The introduction of the euro is expected to give a significant boost to the already healthy expansion of electronic commerce throughout Europe. The priorities of governments and regulatory bodies on the continent, however, will continue to be concentrated on eliminating obstructions to emerging opportunities and establishing a predictable legal framework that will apply to all members of the European Union.
Professors and students at the Center for Research in Electronic Commerce at the University of Texas at Austin are helping government and industry understand how business practices should adapt to the electronic age. By exploring the dynamics of the digital marketplace, center participants are gathering and providing knowledge about one of the world's most rapidly growing business arenas. Their goal is to determine where the world of electronic commerce is headed and how best to arrive there.
One of the world's largest automobile manufacturers has a goal-to operate in a paperless environment with its suppliers by the year 2000. A web-based tool, which also speeds response times to customers' requests, is bringing the company closer to that objective.
The Defense Department is melding the expertise of the business and technology worlds to embrace electronic commerce as its primary means of transaction. To enable the services and defense agencies to conduct business with private industry more efficiently, the department is working with its contractors to adapt their own best practices and technologies to military requirements.
The music of the e-commerce overture in Canada is getting louder and increasing in intensity. Even before year 2000 work began winding down, the country's government agencies began fine-tuning their ideas and following the lead of its prime minister in what has already become a global symphony of economic change.
Profound Internet growth and the changes it generates in the economy and society is a double-edged sword. Electronic commerce benefits are fundamentally altering the way people produce, consume and communicate. Yet, risks and vulnerabilities are inherent network byproducts. Growing electronic threats mandate risk management, customer confidence and at least some level of information protection.
A World Wide Web-based document coordination tool developed for the U.S. Army has become available for the entire federal government. The system enables multiple users to review a directive or regulation posted on a Web or intranet site and enter their comments. The recorded information is then used to modify the document efficiently as it moves toward completion.
The passionate debate about whether to collect sales tax on purchases made over the Internet has politicians, economists and industry searching for the right course of action to continue unprecedented economic growth while supporting the flow of revenue to states or to countries. Experts on both sides of the issue have strong convictions, leaving the legislators with some very hard choices to make during the next several years.
The economic wave that started out as a Tsunami has lost momentum, and the high tide of World Wide Web surfers as devoted consumers is beginning to ebb. Online start-up company owners who thought they would catch a wave and be sitting on top of the world have been caught in an undertow. Established firms that poured millions of dollars into creating an online presence are discovering that the same tried-and-true business practices that keep traditional business afloat are just as necessary in the cybermarketplace.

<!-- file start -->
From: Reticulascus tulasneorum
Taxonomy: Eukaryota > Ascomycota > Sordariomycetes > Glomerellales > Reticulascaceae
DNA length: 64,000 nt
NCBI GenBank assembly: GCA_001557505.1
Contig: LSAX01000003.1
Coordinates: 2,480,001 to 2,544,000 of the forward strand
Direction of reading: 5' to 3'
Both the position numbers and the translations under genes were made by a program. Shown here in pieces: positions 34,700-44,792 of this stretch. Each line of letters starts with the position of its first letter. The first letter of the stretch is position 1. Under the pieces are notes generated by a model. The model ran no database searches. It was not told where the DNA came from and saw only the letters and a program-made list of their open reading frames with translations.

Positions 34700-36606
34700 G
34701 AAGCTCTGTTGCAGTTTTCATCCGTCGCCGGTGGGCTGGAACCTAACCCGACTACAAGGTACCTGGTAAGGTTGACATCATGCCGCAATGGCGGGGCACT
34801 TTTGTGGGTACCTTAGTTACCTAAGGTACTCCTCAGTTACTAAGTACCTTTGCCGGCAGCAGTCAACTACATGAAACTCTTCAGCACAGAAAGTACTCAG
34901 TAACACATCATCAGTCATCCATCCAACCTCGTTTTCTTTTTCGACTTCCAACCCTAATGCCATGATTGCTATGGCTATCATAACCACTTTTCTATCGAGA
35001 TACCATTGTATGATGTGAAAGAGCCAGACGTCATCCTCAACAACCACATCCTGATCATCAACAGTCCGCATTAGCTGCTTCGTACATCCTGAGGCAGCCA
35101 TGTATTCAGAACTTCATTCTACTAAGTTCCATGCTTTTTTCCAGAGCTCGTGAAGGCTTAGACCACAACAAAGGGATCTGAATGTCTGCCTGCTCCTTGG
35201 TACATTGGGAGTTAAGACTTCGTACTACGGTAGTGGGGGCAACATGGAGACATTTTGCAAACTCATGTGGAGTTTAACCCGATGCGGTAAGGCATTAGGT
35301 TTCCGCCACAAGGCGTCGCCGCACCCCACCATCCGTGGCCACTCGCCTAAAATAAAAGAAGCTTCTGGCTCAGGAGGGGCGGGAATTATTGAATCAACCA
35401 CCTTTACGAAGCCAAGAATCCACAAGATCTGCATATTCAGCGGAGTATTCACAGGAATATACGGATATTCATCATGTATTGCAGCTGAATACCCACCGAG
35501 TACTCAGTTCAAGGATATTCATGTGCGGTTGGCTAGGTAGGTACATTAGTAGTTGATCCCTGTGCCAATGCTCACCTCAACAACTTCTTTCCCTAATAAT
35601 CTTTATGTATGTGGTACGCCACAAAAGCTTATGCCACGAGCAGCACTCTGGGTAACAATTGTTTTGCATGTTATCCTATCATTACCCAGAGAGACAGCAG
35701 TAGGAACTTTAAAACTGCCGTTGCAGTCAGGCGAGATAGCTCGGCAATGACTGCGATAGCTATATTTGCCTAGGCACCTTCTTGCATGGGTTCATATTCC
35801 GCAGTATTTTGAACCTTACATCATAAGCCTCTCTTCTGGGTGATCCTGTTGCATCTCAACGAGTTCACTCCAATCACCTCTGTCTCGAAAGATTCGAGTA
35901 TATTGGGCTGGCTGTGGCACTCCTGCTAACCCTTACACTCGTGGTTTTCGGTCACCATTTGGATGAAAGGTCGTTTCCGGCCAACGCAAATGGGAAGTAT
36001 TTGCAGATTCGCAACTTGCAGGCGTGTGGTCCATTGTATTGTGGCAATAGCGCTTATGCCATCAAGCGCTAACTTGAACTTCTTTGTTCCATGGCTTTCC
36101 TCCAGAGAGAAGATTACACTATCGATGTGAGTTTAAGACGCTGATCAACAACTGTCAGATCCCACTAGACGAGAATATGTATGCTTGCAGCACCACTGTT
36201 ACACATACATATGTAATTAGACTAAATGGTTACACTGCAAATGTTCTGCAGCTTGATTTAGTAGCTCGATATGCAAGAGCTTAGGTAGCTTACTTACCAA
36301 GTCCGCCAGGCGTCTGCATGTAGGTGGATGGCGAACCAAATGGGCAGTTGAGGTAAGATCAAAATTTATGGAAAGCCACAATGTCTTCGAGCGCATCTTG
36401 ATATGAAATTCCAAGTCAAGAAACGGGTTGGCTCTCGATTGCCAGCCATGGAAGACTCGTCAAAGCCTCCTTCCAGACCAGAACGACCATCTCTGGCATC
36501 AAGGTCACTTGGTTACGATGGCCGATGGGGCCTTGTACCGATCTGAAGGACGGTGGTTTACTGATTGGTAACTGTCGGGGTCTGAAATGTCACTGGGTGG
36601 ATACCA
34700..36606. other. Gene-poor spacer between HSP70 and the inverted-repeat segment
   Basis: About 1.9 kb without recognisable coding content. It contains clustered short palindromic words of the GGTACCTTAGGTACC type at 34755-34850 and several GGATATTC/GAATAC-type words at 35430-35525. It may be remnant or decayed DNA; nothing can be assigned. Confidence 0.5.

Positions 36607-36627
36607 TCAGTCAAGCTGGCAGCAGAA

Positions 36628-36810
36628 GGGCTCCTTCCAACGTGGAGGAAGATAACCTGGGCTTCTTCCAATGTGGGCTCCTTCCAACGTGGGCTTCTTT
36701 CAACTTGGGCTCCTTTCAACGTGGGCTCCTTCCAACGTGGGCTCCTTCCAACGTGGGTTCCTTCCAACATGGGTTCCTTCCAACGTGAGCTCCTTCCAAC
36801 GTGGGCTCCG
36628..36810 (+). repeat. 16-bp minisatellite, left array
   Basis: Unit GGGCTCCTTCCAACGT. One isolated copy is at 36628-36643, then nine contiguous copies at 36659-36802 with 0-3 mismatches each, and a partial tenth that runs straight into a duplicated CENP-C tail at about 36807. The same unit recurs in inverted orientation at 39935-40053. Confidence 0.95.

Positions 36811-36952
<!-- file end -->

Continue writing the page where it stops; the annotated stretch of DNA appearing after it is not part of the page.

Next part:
The worlds of wireless and Web-based technology are converging in a new generation of linked networks that could produce a vast computing and communications infrastructure based on the interaction of currently exclusive technologies. The integration of these independent communication architectures will result from a gradual dissolution of the physical boundaries of today's Internet, enabling the realization of a broader view of everyday computing.
As the Standard Procurement System reaches the installation halfway point, U.S. Defense Department officials are highlighting how the technology makes the department more responsive to Congress and the American taxpayer. Although some personnel are still wary of the new system, the department is forging ahead, and the U.S. Army has adopted additional capabilities that save time and money.
Eighteen companies have formed a consortium to collaborate on redefining how online identities are established, managed and optimized. The group's members believe that a federated identity approach will enable the next generation of the Internet, which will be characterized by federated commerce. This consumer- and business-friendly concept means that when traveling virtually within a federation of participating goods or service providers, an individual will have to sign on only once and will be able to advance through levels of authentication and authorization without starting the process over at each provider's electronic gate.
After participating in one of the first multinational exercises to use the U.S. Defense Department's new electronic procurement system, U.S. Army officials are touting the benefits of using paperless contracting in a contingency operation. The technology allowed procurement personnel to save time, respond quickly to customers' needs and work efficiently with contractors from several countries.
The U.S. Defense Department is reviewing several organizational, role and mission options that will emphasize e-business and accelerate the transformation of the department's business processes. A change in leadership within the department as well as President Bush's Management Agenda, an effort led by the Office of Management and Budget, are two of the driving forces behind the changes.